6. Lebanon, which faces an energy crisis (daily power cuts can last up to 23 hours), sent an official delegation to Tehran asking for fuel support, Iran announced that it could supply 600,000 tons of fuel, and the fuel oil that Lebanon will buy from Iran is exempt from the sanctions.
  7. Lebanon signed a gas supply agreement with Syria and Egypt (650 million cubic meters of gas export per year from Egypt to Lebanon via Syria) to alleviate the energy crisis in the country.
  8. Türkiye and Libya signed a memorandum of understanding in the field of hydrocarbons, which envisages comprehensive oil and natural gas exploration, production, and transportation cooperation in the future.
  9. QatarEnergy Company has been interested in the joint operation of gas fields in the Eastern Mediterranean, located in both the territorial waters and maritime jurisdiction of Egypt (North Marakia offshore block) and Lebanon (Block 4, Block 9). The USA has supported the process. 
  10. UAE's Mubadala Investment Company wealth fund completed its share purchase in Israel's Tamar gas field with substantial fund support from a consortium of international banks.

In the Eastern Mediterranean region, while some countries (Lebanon) have been carrying out active energy policies with the motivation of rising domestic demand, some others (Israel, Egypt) consolidate their energy cooperation through companies to export more gas to the EU. The foreign actors (Gulf countries, EU, USA, Russia), on the other hand, have the ability to affect regional energy balances through companies and policies. The current energy relations between Greece/GASC, Israel, and Egypt have been deepened thanks to the method that one country's energy company operates the oil and gas field of another mutually. The Israel-Lebanon Maritime Border Deal has been a trigger that started the new phase of the dashing energy policies of the countries in the region. 

The Maritime Border Deal may be important for Israel just because it wants to acquire new resources to meet domestic gas demand, which rose 145% in 2011-2021, and to control gas fields in strategic regions to export gas to the EU via Egypt's LNG facilities or via Türkiye's pipelines in the future. Official statements suggest that according to the data of June 2022, Israel, which has approximately 900 billion cubic meters (600 billion cubic meters according to BP estimates) of gas reserves, has an annual gas production of approximately 10 billion cubic meters, and it exports approximately 5 billion cubic meters of gas to neighboring countries such as Egypt and Jordan. In its current energy crisis, the Deal is significant for Lebanon because, in the Qana gas field, which is assumed to have a certain amount of resources though there is no proven gas reserve, it can start producing through partners consisting of international companies, attract foreign investment to its economy and has bargaining power in regional energy developments. The Deal is important also for the USA because it can provide the safe production of new gas resources in the Eastern Mediterranean in order to ensure the energy security of the EU and reduce the dependence on Russian gas.  Furthermore, it is also significant for the USA to open potential new fields for the Chevron energy company, which is the operator and partner of Israel's Leviathan (600 billion cubic meters reserves) and Tamar (300 billion cubic meters reserves) natural gas fields, and Greek Administration of Southern Cyprus’s Aphrodite (125 billion cubic meters reserves) gas field. In France's approach, the motivation of consolidating regional alliances, ensuring the energy supply security of the EU, and observing the interests of French energy giant Total comes to the fore in the scope of the Deal. After reaching an agreement on the Maritime Border Deal, French President Emmanuel Macron, during his meeting with Lebanese President Michel Aoun, assured Total's oil and gas exploration commitments in Lebanon.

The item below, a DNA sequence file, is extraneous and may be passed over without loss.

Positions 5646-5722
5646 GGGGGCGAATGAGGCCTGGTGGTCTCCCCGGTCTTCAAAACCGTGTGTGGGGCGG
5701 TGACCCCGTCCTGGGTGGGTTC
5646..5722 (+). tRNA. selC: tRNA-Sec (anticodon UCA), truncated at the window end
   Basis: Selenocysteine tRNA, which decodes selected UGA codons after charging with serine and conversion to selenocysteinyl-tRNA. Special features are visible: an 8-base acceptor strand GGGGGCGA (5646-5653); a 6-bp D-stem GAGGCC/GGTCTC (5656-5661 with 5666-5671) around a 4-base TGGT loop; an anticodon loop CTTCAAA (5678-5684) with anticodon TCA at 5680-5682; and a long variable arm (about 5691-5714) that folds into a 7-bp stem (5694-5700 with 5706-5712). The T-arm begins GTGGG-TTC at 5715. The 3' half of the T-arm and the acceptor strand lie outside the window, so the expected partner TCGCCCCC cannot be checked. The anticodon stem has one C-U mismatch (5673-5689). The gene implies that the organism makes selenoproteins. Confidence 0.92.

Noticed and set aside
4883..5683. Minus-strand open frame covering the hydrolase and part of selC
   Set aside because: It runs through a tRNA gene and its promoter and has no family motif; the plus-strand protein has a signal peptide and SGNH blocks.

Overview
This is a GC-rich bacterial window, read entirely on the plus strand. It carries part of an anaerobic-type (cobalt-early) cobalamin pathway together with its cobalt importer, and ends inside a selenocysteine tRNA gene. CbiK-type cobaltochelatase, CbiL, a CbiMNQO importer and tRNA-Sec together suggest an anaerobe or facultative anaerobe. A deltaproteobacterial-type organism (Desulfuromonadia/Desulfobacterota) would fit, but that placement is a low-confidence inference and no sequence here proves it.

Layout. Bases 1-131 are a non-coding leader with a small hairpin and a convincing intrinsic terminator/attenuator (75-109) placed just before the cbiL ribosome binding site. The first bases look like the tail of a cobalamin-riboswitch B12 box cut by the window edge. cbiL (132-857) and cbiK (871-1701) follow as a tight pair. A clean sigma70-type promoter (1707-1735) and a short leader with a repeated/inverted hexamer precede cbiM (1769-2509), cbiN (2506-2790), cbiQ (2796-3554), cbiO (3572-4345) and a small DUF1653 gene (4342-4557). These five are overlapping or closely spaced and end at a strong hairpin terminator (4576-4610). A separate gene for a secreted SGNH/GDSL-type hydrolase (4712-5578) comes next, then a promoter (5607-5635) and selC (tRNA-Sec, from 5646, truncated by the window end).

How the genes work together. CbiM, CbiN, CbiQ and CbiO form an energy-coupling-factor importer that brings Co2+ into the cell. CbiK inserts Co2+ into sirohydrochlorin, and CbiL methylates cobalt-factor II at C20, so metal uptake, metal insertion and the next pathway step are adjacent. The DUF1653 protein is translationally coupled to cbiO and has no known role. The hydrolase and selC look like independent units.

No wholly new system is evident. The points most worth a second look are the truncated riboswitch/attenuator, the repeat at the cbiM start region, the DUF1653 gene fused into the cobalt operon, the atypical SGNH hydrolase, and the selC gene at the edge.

In the scope of the significance of the issue for Türkiye, the expansion of the energy cooperation front (Israel, France, GASC, Egypt) towards Lebanon can be summarized as the desire of some regional and global circles to reinforce the idea of exporting Eastern Mediterranean gas to the EU without passing it through Türkiye. However, the strategic decision, which will be made by Israel, the EU, and the USA on which route to export natural gas to Europe in the future, can be in favor of Türkiye when the export volume will be 25 billion cubic meters rather than the current annual volume of 10 billion cubic meters. 

The annual maximum export of Egypt and Israel after meeting their increasing domestic demands at this stage and running their LNG facilities at full capacity can meet only 2% of the total demand of Europe and 6% of the volume they import from Russia. Energy expert Gina Cohen underlined that increasing Israel's gas exports to Europe from 10 billion cubic meters to 25 billion cubic meters does not only require the development of new gas fields. It also depends on which options will be chosen for the export of gas. If the volume of gas to be exported increases, the capacity of Egypt's Idku and Damietta LNG liquefaction plants, whose total annual capacity does not exceed 17 billion cubic meters, may not be sufficient. Such objective conditions may bring up the option of export of Eastern Mediterranean gas to the EU via Türkiye through pipelines. The effectiveness of the relations that Türkiye will develop with regional countries such as Israel and Egypt, and the effectiveness of mutual trust-building measures will also be decisive in this process.